A contractor often works from their own laptop and performs part or all of the assignment from their own premises.  Any associated costs should normally be factored in to the contractors’ daily rate, so you should not be paying for any expenses unless for significant travel away from any agreed work locations. Again, this is something that needs to be agreed upon from the outset so that all parties know what is acceptable in order to deliver the desired outcome.

  • How to pay the contractor

Most will operate under an hourly or daily rate. However, some contractors may prefer to work for a fixed price for a specific piece of work, which can be attractive to clients.

It is also worth noting that there is an alternative way to engage specialist resource, on a ‘Statement of Work’ or ‘Service Contract’ basis, where the contractor is only paid once a specific outcome (or deliverable) has been completed.  As such, the risk and liability is shared with the supplier – and IR35 does not apply to this type of contractual engagement – so is well worth considering.

  • What the contractor should be held accountable for

It is crucial to understand that a contractor should always be held liable to perform to an acceptable standard, and where necessary, correct any of their work at no additional cost to the client. This is something that should always be included in contractual agreements. A responsible contractor will have professional indemnity insurance cover in any case.

It should also be agreed that there is a level of knowledge and/or skill transfer performed as part of the contractors’ assignment. This will mean that permanent employees, and the organisation at large, should benefit from working with the specialist contractor; this means that they may be able to perform similar tasks going forward, without the need for external support.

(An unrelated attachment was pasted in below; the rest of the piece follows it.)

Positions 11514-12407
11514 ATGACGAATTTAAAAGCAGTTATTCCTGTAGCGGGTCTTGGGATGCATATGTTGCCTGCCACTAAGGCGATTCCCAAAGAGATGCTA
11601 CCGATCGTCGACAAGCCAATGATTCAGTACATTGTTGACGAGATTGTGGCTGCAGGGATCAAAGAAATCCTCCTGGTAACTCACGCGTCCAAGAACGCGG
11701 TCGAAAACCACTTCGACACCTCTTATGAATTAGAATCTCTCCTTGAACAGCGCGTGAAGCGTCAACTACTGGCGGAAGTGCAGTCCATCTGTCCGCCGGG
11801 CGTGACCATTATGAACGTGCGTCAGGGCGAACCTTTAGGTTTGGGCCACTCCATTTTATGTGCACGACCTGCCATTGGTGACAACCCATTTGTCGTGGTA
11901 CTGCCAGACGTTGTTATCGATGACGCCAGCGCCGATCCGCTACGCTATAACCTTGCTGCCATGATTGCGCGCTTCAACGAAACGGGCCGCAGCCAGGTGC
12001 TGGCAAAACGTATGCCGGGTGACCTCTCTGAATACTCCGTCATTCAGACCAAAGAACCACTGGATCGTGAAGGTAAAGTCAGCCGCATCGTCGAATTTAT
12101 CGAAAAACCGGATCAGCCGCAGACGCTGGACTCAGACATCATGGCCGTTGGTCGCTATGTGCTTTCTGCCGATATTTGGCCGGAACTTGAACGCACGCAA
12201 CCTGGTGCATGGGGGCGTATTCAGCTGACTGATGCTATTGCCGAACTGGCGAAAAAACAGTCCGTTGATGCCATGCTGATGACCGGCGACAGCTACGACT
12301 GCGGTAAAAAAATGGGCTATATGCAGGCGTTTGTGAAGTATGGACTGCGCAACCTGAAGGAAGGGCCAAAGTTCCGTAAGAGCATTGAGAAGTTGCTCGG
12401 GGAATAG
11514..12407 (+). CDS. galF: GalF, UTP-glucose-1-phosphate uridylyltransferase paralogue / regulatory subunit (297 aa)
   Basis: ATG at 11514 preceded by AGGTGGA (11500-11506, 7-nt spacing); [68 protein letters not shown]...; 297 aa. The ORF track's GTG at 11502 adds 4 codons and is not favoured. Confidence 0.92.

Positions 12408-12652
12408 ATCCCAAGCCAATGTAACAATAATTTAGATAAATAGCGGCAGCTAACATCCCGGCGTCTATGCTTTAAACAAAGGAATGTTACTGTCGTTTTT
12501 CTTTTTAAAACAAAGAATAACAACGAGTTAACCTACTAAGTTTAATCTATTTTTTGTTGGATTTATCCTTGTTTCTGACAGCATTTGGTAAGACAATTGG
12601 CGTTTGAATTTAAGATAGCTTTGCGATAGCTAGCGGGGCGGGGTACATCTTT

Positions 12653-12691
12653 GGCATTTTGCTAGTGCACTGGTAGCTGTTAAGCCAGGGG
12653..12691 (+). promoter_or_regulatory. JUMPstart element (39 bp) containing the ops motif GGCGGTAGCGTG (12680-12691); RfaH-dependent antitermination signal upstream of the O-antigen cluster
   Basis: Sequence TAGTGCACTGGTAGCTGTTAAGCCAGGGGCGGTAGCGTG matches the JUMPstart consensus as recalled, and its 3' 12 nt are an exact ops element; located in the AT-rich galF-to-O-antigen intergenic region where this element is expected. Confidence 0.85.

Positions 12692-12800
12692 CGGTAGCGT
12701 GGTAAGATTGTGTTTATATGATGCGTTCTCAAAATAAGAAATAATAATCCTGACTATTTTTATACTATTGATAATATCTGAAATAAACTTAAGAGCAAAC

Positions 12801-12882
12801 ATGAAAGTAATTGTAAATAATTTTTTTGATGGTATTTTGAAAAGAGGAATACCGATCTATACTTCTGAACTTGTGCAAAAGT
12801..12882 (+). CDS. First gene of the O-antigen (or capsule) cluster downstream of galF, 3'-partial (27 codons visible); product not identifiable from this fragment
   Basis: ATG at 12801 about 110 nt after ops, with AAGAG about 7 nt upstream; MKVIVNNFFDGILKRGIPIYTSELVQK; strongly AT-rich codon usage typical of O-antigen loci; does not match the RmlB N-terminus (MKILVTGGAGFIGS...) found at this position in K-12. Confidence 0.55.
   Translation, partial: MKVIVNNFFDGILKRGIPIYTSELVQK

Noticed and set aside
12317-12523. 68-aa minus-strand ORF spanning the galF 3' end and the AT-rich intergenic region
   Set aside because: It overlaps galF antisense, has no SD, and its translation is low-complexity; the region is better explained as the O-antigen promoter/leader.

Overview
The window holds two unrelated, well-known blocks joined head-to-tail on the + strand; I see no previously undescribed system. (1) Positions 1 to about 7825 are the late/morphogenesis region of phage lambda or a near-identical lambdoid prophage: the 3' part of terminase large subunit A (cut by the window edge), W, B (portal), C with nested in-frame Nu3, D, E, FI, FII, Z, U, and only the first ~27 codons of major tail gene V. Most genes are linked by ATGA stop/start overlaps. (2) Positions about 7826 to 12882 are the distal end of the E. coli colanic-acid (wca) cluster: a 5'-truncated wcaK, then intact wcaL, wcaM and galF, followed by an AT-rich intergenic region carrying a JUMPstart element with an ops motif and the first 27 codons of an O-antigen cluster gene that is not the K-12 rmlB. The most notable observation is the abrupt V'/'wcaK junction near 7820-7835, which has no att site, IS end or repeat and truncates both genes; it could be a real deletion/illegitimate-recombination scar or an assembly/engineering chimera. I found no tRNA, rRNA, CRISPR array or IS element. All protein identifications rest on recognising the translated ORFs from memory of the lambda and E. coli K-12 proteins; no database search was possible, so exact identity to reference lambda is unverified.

I hope that I have been able to shed some light on a subject that is often considered a bit of a minefield. That you are now able to make a more informed decision when reviewing the IR35 status of an assignment, are better equipped when it comes to considering what type of resource you actually require, and can ensure that you are engaging a contractor correctly in order to gain maximum benefits.

Please ‘like’, share, comment with your opinion, make suggestions for future content, print & stick on the notice board, take to the pub to discuss with your friends/colleagues, or simply click X and forget this ever existed.  Regardless, I thank you for taking the time to read this.

By Dean Cordingley, Senior Manager


Recruitment , See all , Public Sector
Add your comment
Please confirm you are human by typing the text you see in this image: